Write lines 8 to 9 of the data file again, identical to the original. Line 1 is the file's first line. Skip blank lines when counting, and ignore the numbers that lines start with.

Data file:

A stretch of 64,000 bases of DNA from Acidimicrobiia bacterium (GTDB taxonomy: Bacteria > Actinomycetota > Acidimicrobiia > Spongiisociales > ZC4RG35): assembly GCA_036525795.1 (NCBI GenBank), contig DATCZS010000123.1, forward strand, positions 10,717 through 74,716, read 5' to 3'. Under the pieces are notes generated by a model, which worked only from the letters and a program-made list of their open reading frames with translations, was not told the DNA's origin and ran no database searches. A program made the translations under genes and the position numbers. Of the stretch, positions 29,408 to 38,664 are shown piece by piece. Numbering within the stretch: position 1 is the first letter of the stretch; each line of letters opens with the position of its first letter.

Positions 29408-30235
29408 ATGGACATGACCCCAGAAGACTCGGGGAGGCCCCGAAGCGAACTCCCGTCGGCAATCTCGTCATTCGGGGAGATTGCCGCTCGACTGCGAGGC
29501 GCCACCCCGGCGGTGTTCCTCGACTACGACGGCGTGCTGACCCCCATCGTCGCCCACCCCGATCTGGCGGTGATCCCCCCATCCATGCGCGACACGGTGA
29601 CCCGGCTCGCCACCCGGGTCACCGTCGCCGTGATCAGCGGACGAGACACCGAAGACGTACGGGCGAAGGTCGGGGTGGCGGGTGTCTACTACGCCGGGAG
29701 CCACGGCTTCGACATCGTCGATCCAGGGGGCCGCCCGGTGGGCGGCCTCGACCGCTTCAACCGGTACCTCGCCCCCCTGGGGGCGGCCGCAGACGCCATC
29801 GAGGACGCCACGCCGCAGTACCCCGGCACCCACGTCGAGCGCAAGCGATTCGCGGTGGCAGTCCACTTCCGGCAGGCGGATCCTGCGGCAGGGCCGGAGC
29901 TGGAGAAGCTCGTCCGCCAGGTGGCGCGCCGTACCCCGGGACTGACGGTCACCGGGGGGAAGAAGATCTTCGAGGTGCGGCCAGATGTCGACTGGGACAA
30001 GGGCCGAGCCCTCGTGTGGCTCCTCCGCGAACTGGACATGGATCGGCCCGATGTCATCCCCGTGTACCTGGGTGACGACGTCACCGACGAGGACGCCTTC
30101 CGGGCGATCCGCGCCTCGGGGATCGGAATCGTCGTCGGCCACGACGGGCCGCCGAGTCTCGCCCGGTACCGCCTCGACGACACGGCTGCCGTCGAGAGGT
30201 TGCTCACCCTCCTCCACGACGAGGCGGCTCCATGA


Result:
29901 TGGAGAAGCTCGTCCGCCAGGTGGCGCGCCGTACCCCGGGACTGACGGTCACCGGGGGGAAGAAGATCTTCGAGGTGCGGCCAGATGTCGACTGGGACAA
30001 GGGCCGAGCCCTCGTGTGGCTCCTCCGCGAACTGGACATGGATCGGCCCGATGTCATCCCCGTGTACCTGGGTGACGACGTCACCGACGAGGACGCCTTC